Avoiding Gas-producing Foods
Many gastrointestinal conditions can be aggravated by foods that cause gas. Everyone reacts to foods differently, so keep track of the foods you eat and your symptoms. Share this information with your doctor.
Foods that commonly cause gas include:
Certain vegetables, such as:
- Brussels sprouts
- Sugars: raffinose, lactose, fructose, and sorbitol (found in many fruits, vegetables, and dairy products)
- Sugar substitutes, and sugar-free candies and gums
- Beans and other legumes: baked beans, garbanzo (chickpeas), kidney, lentil, lima, navy, pinto
- Wheat and wheat bran
- Whole grains
Certain fruits, such as:
- Cantaloupe and other melons
- Raw apples
- Milk and other dairy products, including highly fermented cheese
- Undigestable fats such as Olestra (found in some potato chips)
Gas is also caused by swallowing excess air, which can be caused by rapid eating, chewing with your mouth open, gum chewing, drinking through a straw, and smoking.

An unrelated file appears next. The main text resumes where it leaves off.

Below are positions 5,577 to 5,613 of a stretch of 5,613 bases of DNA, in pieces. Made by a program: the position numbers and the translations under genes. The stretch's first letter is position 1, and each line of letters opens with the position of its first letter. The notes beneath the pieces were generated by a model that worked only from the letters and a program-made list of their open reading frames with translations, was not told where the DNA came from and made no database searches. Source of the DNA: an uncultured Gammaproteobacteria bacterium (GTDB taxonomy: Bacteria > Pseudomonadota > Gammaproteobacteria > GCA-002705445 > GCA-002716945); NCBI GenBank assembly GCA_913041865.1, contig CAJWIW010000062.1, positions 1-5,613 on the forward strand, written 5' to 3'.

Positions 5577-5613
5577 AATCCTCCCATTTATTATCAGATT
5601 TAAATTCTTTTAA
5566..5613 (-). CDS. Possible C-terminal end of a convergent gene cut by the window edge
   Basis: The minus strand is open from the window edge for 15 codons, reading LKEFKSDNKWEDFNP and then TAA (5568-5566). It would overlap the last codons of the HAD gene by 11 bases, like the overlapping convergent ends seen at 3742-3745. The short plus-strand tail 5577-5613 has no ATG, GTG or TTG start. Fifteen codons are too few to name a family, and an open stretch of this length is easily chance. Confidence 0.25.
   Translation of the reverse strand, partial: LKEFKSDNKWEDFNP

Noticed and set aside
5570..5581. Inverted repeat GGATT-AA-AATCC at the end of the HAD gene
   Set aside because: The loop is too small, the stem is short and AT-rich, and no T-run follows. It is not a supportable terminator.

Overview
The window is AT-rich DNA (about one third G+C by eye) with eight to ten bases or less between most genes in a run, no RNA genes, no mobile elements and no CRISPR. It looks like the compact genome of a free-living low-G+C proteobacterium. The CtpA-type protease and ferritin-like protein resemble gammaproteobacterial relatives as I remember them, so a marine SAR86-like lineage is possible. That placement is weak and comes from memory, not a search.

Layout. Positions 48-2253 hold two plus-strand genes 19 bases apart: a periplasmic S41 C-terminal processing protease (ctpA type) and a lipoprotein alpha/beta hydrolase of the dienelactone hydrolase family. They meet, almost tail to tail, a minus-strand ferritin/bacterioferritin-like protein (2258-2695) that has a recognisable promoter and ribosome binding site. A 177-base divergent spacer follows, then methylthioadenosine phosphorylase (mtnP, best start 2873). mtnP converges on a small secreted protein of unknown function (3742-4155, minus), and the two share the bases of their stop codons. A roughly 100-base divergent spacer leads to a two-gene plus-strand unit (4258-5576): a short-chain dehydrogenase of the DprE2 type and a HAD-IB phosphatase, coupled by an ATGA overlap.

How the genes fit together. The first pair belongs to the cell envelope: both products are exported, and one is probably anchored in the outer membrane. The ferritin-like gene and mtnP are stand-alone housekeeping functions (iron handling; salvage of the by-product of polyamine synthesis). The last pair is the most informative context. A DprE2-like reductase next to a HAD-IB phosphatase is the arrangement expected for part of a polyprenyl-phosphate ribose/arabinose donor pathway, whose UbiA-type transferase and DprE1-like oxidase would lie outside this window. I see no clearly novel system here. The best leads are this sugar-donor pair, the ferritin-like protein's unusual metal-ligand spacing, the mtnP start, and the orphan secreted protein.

Some medicines, particularly cholesterol-lowering medicines, are associated with increased gas production.
Cutting gas-producing foods from your diet may decrease gas, but could also mean fewer healthy foods in your diet. There are also prescription and over-the-counter medicines that can help. Talk to your doctor about the best way to treat gas.
Academy of Nutrition and Dietetics
National Institute of Diabetes and Digestive and Kidney Diseases
Canadian Digestive Health Foundation
Dietitians of Canada
Gas in the Digestive Tract. National Digestive Diseases Information Clearinghouse website. Available at: http://digestive.niddk.nih.gov/ddiseases/pubs/gas/. Updated February 21, 2012. Accessed June 18, 2012.
What I need to know about gas.
National Institute of Diabetes & Digestive & Kidney Diseases website. Available at:
Updated October 25, 2011. Accessed June 18, 2012.